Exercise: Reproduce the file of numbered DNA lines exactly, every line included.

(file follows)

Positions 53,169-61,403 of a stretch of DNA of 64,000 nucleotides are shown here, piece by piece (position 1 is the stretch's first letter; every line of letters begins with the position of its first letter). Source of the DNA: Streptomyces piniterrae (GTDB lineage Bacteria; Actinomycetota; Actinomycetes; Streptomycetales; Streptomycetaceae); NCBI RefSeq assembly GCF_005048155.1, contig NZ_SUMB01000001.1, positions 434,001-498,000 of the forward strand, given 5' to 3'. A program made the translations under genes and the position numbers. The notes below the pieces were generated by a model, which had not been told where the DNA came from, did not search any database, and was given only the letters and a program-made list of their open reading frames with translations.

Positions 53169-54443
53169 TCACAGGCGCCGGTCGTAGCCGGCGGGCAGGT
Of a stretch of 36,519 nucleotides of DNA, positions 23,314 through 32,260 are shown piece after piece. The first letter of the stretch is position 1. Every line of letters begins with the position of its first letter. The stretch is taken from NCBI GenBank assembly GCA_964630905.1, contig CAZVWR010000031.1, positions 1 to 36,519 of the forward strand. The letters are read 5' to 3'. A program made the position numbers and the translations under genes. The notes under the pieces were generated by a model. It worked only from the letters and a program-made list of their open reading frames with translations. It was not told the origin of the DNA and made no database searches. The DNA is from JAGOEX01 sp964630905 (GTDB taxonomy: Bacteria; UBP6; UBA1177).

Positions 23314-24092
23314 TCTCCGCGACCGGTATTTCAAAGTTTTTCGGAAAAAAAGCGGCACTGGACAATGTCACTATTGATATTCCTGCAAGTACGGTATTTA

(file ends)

Positions 53,169-61,403 of a stretch of DNA of 64,000 nucleotides are shown here, piece by piece (position 1 is the stretch's first letter; every line of letters begins with the position of its first letter). Source of the DNA: Streptomyces piniterrae (GTDB lineage Bacteria; Actinomycetota; Actinomycetes; Streptomycetales; Streptomycetaceae); NCBI RefSeq assembly GCF_005048155.1, contig NZ_SUMB01000001.1, positions 434,001-498,000 of the forward strand, given 5' to 3'. A program made the translations under genes and the position numbers. The notes below the pieces were generated by a model, which had not been told where the DNA came from, did not search any database, and was given only the letters and a program-made list of their open reading frames with translations.

Positions 53169-54443
53169 TCACAGGCGCCGGTCGTAGCCGGCGGGCAGGT
Of a stretch of 36,519 nucleotides of DNA, positions 23,314 through 32,260 are shown piece after piece. The first letter of the stretch is position 1. Every line of letters begins with the position of its first letter. The stretch is taken from NCBI GenBank assembly GCA_964630905.1, contig CAZVWR010000031.1, positions 1 to 36,519 of the forward strand. The letters are read 5' to 3'. A program made the position numbers and the translations under genes. The notes under the pieces were generated by a model. It worked only from the letters and a program-made list of their open reading frames with translations. It was not told the origin of the DNA and made no database searches. The DNA is from JAGOEX01 sp964630905 (GTDB taxonomy: Bacteria; UBP6; UBA1177).

Positions 23314-24092
23314 TCTCCGCGACCGGTATTTCAAAGTTTTTCGGAAAAAAAGCGGCACTGGACAATGTCACTATTGATATTCCTGCAAGTACGGTATTTA